The sky according to Plancius
By PLANCIUS, Petrus , 1625

In hac coelestis Sphaera stelle Affixae majore. De integro addidi: quae omnia secundum Astronomorum Principis Thyconis Brahe… observationem verae suae Longitudini, ac Latitudin.

  • Author: PLANCIUS, Petrus
  • Publisher: Jodocus Hondius
  • Publication date: 1625.
  • Physical description: Globe, 12 hand-coloured engraved gores, over a papier mâché and plaster sphere, with metal pins, supported by a wooden structure of four arms with a circular band with partially applied graduated paper, set into a modern wooden base.
  • Dimensions: Diameter: 245mm (9.75 inches).
  • Inventory reference: 15749


Petrus Plancius (1552-1622), a theologian and geographer, was one of the most influential cartographers of his day. He was forced to flee to Amsterdam in 1585, for fear of persecution as a Protestant minister. There he began his cartographical career, studying Portuguese charts and becoming friends with the explorer Henry Hudson. He issued his impressive world map in two hemispheres entitled ‘Nova et exacta terrarum orbis tabula geographica ac hydrographica’ in 1592, which likely influenced both Blaeu and Hondius in the preparation of their masterpieces published in 1605 and 1611, respectively.

In addition to his world map, Plancius turned his eyes to the skies. In 1589, he collaborated with the Amsterdam cartographer Jacob Floris van Langren on a 325mm (12.75 inches) celestial globe incorporating the limited information available about southern celestial features, which included Crux (the southern cross), Triangulum Australe (the southern triangle) and the Magellanic Clouds (Nubecula Major and Minor).

On a quest to expand knowledge of the southern hemisphere, Plancius commissioned Pieter Keyser, to record as many southern stars as possible on his voyage of the Indies in 1595. Although Keyser died at sea in 1596 before his return, he was able to record about 130 stars alongside his colleague Frederick de Houtman, and the records reached Plancius when the surviving voyagers returned. Plancius took these new discoveries and divided the stars into 12 new southern constellations, which mostly referred to animals and subjects described in natural history books and travellers’ journals of his day. The constellations are: Apis the Bee (later changed to Musca by Lacaille), Apus the Bird of Paradise, Chamaeleon, Dorado the Goldfish (or Swordfish), Grus the Crane, Hydrus the Small Water Snake, Indus the Indian, Pavo the Peacock, Phoenix, Triangulum Australe the Southern Triangle, Tucana the Toucan and Volans the Flying Fish.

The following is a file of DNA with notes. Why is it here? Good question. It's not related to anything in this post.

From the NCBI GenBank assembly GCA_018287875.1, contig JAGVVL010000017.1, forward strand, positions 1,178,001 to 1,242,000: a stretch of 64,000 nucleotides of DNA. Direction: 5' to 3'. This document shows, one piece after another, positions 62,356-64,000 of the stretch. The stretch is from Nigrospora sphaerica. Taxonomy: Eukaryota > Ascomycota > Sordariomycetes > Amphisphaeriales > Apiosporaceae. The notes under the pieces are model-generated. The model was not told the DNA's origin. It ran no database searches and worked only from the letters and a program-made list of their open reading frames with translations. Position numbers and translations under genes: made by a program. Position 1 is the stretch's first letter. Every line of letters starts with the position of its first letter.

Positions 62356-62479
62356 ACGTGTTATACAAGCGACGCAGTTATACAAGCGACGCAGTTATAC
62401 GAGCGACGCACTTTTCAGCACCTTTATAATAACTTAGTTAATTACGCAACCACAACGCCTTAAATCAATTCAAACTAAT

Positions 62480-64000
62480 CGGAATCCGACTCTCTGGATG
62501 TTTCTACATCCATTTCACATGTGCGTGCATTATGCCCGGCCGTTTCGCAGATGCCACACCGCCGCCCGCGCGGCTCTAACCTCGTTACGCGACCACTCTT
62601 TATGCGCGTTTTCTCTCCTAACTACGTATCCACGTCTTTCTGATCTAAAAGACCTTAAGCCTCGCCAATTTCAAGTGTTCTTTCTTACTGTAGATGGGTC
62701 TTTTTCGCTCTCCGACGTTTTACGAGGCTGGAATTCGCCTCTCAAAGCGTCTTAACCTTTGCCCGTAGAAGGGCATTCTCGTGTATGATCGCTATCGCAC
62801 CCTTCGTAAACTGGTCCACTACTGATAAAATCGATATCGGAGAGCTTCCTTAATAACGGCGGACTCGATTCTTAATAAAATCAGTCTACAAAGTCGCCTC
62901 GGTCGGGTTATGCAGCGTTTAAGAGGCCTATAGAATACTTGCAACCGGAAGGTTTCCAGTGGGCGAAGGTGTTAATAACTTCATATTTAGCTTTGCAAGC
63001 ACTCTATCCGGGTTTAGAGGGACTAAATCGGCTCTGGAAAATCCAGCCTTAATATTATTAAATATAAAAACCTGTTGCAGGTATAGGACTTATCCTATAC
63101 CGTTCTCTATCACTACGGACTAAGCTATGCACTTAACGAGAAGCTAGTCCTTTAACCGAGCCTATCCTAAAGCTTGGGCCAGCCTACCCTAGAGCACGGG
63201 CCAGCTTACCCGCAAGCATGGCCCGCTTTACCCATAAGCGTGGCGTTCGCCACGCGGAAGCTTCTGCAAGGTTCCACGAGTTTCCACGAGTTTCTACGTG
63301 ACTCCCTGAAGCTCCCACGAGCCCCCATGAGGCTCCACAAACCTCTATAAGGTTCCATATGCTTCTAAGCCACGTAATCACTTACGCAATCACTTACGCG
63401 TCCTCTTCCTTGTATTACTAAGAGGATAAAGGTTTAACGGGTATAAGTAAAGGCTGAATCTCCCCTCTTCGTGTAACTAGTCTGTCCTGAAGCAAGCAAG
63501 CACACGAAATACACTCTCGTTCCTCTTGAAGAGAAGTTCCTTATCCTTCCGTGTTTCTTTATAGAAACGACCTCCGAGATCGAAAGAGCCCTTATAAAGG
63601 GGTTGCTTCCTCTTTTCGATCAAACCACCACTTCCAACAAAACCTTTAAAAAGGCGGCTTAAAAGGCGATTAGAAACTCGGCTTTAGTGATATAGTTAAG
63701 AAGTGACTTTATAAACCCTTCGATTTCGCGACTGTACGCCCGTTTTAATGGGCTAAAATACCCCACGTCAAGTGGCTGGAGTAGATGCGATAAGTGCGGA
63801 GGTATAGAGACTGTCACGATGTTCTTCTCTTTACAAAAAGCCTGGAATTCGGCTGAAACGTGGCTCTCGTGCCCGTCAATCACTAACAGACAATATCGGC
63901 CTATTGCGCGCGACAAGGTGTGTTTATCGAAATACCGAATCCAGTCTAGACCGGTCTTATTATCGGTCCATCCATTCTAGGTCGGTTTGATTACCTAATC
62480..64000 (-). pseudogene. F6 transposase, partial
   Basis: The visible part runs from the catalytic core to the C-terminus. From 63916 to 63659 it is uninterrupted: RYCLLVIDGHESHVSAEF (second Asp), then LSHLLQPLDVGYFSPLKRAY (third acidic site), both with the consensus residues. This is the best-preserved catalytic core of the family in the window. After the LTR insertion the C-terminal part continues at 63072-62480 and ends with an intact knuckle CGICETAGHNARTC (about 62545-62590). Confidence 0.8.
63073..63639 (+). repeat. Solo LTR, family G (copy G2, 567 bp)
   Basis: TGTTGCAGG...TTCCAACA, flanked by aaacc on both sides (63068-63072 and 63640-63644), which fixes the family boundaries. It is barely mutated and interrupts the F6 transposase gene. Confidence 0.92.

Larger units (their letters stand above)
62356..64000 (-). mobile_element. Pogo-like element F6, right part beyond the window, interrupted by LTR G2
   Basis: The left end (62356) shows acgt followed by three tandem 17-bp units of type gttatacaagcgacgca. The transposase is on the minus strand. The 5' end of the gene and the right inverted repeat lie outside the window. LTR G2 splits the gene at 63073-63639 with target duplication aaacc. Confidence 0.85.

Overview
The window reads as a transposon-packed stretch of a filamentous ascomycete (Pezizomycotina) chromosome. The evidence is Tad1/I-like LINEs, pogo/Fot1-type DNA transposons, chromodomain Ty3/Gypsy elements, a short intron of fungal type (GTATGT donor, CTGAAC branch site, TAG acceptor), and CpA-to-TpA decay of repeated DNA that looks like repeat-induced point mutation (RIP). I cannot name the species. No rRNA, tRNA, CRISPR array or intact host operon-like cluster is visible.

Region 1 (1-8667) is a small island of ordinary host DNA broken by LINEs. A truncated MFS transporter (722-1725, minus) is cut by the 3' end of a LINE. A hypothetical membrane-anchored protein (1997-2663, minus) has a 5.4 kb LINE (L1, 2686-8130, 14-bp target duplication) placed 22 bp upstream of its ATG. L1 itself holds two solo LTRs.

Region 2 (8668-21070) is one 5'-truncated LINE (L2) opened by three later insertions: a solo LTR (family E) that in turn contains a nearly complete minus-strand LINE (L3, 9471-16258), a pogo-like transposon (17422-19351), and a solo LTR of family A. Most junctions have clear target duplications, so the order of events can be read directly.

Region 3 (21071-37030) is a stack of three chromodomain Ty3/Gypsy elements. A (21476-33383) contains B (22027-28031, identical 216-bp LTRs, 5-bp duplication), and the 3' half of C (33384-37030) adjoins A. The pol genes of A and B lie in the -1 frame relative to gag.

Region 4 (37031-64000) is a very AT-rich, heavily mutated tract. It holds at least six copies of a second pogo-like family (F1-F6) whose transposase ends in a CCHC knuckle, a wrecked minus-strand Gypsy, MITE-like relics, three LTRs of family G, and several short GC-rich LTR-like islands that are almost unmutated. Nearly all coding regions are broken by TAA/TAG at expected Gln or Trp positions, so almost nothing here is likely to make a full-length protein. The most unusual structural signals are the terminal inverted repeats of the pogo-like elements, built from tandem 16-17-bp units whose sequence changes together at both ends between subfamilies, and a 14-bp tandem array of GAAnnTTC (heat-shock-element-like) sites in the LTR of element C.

Plancius plotted these southern constellations on a 350mm celestial globe in late 1597 (or early 1598) in collaboration with the Amsterdam cartographer Jodocus Hondius the Elder. No copies of this globe survive, but in 1602 Blaeu produced a copy of the globe, now in the Maritime Museum.

These constellations, together with the constellation Columba that Plancius included on his 1592 map of the world, were then incorporated by Johann Bayer in his sky atlas of 1603, the ‘Uranometria’.

Plancius created another globe in 1612-1614, published in co-operation of Pieter van den Keere with updated celestial cartography. The celestial globe is inscribed with the following: “In hac coelesti sphaera stellae affixae majore quam hactenus numero ac accuratiore industria delineantur. Novos Asterismos in philomathēom gratiam de integro addidi: quae omnia secundum Astronomorum Principis Tychonis Brahe, ac meam observationem verae suae Longitudinis ac Latitudinis ad annum Christi 1615 restitui. Petrus Plancius” (translation: “In this celestial sphere the fixed stars to a greater number than previously and with more exactness are depicted. I have added for the use of the student some entirely new star readings according to the prince of astronomers Tycho Brahe, and also my own observations of their true latitude and longitude adapting these to the year of Christ 1615. Peter Plancius”). Plancius includes a portrait of Tycho Brahe in the southern hemisphere. On this updated globe, Plancius introduced the following eight constellations: Apis the Bee, Camelopardalis the Giraffe (often interpreted as a Camel), Cancer Minor the Small Crab, Euphrates Fluvius et Tigris Fluvius the Rivers Euphrates and Tigris, Gallus the Cock, Jordanis Fluvius the River Jordan, Monoceros the Unicorn and Sagitta Australis the Southern Arrow. Of the latter constellations, only Camelopardalis and Monoceros are still found on modern star charts, and recognized by the International Astroninomial Union (IAU).

The names of the constellations are given in Latin along with alternative names, some in Greek. The 48 Ptolemaic constellations appear along with Antonious, Coma Berenices, Cruz (“Cruzero Hispanis, at Ptolomeo Pedes Centauri”), and Columba (“Hemame. Columba Noachi”). The 12 constellations of Plancius appear as well as a number of contellations that appear on the globe for the first time: “Apes”, “Gyraffa Ca-melopardalis”, “Monoceros, Callus”, “Cancer minor”, “Jordanis fluv:”, “Sagitta Aust:” and “Euphrates fluv en Tigris flu”. The magnitude chart is drawn and labelled “Magnitudo Stellarum”. One nova is shown and is labelled with the following notation: “Stella mirabilis quae insolito prae alijs fulgore a[nn]o 1571 per an[num] et tri-entem appa-ruit” (translation: The wondrous star, which shone with an uncommon shine compared to the others in the year 1571 for one and one-third years”.
A portrait of Tycho Brahe appears below the figure of Cetus.


  1. van der Krogt KEE I
  2. Science Museum Group 1986-427
  3. for reference see Stevenson vol. II, pp.46-50.

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